Media Moratorium


Today I start a one-month media fast to seek the Lord and find my next steps. I feel him calling me to prayer, beckoning me away from my couch and my TV. I sense him awakening in me old dreams. I can’t shake the inkling he wants to give me a greater life.

So I start this fast to pray and think—to rid myself of the barrage of distractions. Today I begin to listen to God through this no-media journey.

No TV. No movies. No Facebook. No Fiction.

I have a deep desire to start a blog and hone my writing skills, but it’s so much easier to sit on the couch. TV promises me a way to unwind and relax, to kick back and not think.

I’ll save you the lament about my mind going soft. But what I call “mommy brain” might more aptly be (insert Stephen King quote about TV being media tit)

Most days I long to escape into a two-hour movie or a novel instead of letting sitting before God and letting him teach me deeper truths through his word. Why am I so stubborn?

I know Jesus. I understand the truth, and I desperately want to do his will.

But sometimes I don’t. Sometimes I don’t want to pick up my shield of faith. Some days I don’t want to fight. Some days, I want the Promised Land without the battle. Most days, I don’t want to wield a sword or march. I just want to finish my bag of Doritos.

Even though the Israelites owned the promise of God, God left them the dirty work of driving out the Canaanites.

The lazy side of me hates this paradox of kingdom life. True faith usually requires that proverbial leap. God has promised it—but yet he calls us to activate our faith.

Take Jericho for instance. God had given the Israelites the city. Yet God required them to march that seventh time and shout before the walls started crumbling.

I like the faith part, but I can live without the work. Just as God called the Israelite to participate, he’s calling us to work with him.

But wasn’t the payoff good? The Bible says the Israelites lived in homes they didn’t build and ate from fields they didn’t plant. What a beautiful picture of new-covenant grace.

For the Israelites this grace followed their grit.

God has made us new creatures in Christ—but he left us with the need to daily transform our lives by renewing our minds with truth from his word.

I still lose the battle to my flesh and the devil more days than I want to admit. That’s another reason I’m beginning this media fast. I see how I’ve let cynicism crack open the door to my heart and slowly sneak in. I realize it when I mutter four-letter words and am tempted to slip them onto the page.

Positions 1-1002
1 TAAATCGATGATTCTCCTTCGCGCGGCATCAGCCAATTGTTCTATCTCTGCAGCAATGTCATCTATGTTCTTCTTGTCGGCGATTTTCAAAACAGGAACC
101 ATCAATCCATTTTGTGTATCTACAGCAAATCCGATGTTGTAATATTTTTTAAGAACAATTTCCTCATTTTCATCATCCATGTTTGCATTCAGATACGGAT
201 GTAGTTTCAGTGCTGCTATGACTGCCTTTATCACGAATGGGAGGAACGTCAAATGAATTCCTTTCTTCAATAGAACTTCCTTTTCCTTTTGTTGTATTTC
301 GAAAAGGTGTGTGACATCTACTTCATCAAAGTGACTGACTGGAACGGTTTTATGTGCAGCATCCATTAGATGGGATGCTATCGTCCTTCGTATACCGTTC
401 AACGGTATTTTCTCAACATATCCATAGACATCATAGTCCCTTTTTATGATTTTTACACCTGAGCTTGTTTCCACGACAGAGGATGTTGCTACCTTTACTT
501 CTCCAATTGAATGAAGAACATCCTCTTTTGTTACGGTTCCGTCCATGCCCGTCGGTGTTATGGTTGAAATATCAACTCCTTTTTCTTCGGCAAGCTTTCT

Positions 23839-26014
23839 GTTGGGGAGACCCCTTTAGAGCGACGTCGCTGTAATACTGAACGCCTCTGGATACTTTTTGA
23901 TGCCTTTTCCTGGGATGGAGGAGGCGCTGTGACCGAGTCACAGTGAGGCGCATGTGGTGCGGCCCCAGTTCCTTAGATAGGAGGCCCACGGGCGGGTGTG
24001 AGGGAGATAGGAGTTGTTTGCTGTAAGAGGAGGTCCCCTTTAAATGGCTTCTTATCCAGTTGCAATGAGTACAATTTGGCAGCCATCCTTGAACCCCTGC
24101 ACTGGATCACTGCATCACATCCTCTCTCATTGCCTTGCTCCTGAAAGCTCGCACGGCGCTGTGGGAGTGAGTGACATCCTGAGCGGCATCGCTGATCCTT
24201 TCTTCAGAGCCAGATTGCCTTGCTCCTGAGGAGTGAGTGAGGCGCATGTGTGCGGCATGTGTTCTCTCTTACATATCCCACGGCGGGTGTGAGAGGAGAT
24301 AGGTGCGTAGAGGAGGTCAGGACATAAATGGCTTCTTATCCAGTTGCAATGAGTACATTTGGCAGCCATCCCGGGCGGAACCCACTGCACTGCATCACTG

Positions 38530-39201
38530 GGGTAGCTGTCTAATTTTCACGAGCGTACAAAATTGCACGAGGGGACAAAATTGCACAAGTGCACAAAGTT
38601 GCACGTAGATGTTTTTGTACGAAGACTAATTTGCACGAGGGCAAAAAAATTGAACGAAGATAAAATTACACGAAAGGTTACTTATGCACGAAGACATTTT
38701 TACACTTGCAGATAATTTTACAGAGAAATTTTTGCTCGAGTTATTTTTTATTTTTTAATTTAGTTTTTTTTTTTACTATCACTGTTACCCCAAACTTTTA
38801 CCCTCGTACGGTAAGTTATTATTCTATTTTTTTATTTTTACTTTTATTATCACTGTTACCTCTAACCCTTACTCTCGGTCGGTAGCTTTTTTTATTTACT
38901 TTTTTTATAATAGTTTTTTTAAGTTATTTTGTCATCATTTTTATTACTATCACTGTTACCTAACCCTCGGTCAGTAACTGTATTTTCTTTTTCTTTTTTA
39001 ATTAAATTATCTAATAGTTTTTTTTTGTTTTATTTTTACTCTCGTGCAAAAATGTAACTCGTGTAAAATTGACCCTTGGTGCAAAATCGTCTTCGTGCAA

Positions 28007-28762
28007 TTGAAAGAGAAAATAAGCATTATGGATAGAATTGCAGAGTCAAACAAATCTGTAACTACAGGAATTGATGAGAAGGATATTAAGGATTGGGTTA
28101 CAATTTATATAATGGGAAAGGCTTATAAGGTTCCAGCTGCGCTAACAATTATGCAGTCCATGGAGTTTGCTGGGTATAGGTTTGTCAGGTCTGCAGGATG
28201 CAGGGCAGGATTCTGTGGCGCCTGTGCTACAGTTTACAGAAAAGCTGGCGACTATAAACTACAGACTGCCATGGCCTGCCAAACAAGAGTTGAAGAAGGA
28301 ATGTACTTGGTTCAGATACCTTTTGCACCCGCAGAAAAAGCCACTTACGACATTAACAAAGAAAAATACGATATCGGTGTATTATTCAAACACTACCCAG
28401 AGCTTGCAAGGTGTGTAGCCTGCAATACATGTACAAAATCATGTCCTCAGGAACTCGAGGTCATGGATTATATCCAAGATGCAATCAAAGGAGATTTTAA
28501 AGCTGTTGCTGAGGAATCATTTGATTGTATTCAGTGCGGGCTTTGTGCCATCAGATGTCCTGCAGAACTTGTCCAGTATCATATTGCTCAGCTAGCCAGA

It’s trite to say, but the garbage I’ve been taking in through TV, movies, meaningless “chick lit” surprises me in its potency to corrupt my thinking, and therefore, my life.

Garbage in = Garbage out. I hope this cliché proves my point.

The amount of time I spend consuming trash cripples my dreams. My writing life suffers the neglect leaving an ache of what could be.

How many years have I wasted?

I sit and allow this grief to wash over me, hoping the anguish purges me from my other disease, fear. Old-fashioned, they’re-all-going-to-laugh-at-me fear.

I’m afraid to give myself to my passion for writing. What if I’m just another hack?

Worse yet is the fear I will write, but soullessly because I’ve divorced myself from real life choosing entertainment instead. Would I rather watch life unfold in a movie or live vicariously in a good book than flesh out an adventurous story myself?

Good writing embodies more than ideas strung together in interesting words on a page. Good writing emanates not only from the heart but from the gut. The process is more visceral than cognitive. I can feel the words, taste them, birth them. My best writing is like this. It comes from the soul.

It requires living and not just thinking. Visceral writing demands gumption and courage and cannot live where self-doubt and fear of failure remain.

What if Joshua and Israel’s forces would have given in to self-doubt and trepidation? Would they have survived on the east side of the Jordan? Maybe so but what a waste of potential and promise.

God wanted more for them like he wants more for us.



Give Us Eyes to See


I see God everywhere or not at all. He’s either in everything or nowhere to be seen.

This morning I rejoice with Him in the pink and blue sunrise. The diving duck startles me. It breaks the silence sending ripples like an earthquake across the placid lake. A cacophony of birds calls and answers one another, endless bird banter. Their singing erupts from every tree, waking up the city. I glory in God. I stroll through His city.


Other mornings, a nihilist, I walk quickly, not pausing to see God’s creation, not opening my faith eyes. Not hearing anything beyond the roar of ambition, pushing me to go and never stop. On these days I’m not truly hearing, not truly seeing. My eyes function to move leg to sidewalk; that’s all.

As a writer I must unearth the solution. We know the problem well. I have to be able to see the beauty. The ugly presses in, pushes in and asserts like paparazzi. My own faults and sin-racked yesterdays crowd my view of Jesus.

With no Jesus in my sight, I focus on problems and pain instead of grace and truth. My mind cloud to beauty. My faith eyes shut.

Everything I do starts with sigt. Without vision nothing gets accomplished. When I see little, I accomplish little. People perish where vision wanes, (Prov. 28:19).